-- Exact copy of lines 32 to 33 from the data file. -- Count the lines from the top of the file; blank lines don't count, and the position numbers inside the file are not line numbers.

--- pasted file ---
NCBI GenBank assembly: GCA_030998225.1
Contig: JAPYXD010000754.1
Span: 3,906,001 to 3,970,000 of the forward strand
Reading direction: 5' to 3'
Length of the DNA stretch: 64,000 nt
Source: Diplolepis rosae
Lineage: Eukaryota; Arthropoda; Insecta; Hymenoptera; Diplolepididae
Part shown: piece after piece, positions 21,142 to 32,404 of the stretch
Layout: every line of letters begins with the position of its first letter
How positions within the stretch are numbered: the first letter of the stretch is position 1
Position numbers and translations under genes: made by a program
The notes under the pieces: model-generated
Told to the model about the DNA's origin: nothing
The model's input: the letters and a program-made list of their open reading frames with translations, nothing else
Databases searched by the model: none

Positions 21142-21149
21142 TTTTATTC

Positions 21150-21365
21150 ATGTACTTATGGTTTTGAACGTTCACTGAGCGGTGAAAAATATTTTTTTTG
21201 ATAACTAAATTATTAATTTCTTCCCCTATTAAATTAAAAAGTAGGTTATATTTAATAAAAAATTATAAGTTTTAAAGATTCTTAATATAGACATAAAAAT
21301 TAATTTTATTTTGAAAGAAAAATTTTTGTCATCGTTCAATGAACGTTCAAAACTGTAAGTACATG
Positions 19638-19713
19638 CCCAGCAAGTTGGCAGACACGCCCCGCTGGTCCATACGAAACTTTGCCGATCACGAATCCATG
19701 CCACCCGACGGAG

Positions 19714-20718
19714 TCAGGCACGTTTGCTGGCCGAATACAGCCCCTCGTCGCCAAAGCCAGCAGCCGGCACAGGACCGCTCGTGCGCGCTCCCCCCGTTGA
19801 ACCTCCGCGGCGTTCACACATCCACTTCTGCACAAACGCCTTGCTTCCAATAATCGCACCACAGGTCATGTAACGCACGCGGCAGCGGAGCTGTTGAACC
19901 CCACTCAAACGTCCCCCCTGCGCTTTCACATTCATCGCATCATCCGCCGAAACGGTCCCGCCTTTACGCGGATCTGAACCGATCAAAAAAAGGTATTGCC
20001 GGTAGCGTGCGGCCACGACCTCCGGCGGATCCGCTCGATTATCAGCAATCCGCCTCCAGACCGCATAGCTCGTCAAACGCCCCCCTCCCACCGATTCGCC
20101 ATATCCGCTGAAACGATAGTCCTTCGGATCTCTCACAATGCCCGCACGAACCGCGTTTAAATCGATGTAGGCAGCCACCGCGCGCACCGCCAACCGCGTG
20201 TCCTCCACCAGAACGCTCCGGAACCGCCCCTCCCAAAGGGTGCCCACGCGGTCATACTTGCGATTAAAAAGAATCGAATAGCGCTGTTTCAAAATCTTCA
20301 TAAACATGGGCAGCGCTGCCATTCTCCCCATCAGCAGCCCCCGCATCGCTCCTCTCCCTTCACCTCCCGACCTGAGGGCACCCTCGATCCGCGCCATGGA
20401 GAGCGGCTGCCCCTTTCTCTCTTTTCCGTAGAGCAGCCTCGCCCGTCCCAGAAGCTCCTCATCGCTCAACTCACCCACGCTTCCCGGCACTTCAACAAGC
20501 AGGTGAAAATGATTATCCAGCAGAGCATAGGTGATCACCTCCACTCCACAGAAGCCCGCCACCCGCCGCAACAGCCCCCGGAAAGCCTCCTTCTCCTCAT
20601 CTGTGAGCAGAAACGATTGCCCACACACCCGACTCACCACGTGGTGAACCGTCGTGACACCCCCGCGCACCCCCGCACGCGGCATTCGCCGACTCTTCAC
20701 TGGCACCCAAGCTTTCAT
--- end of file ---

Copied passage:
20301 TAAACATGGGCAGCGCTGCCATTCTCCCCATCAGCAGCCCCCGCATCGCTCCTCTCCCTTCACCTCCCGACCTGAGGGCACCCTCGATCCGCGCCATGGA
20401 GAGCGGCTGCCCCTTTCTCTCTTTTCCGTAGAGCAGCCTCGCCCGTCCCAGAAGCTCCTCATCGCTCAACTCACCCACGCTTCCCGGCACTTCAACAAGC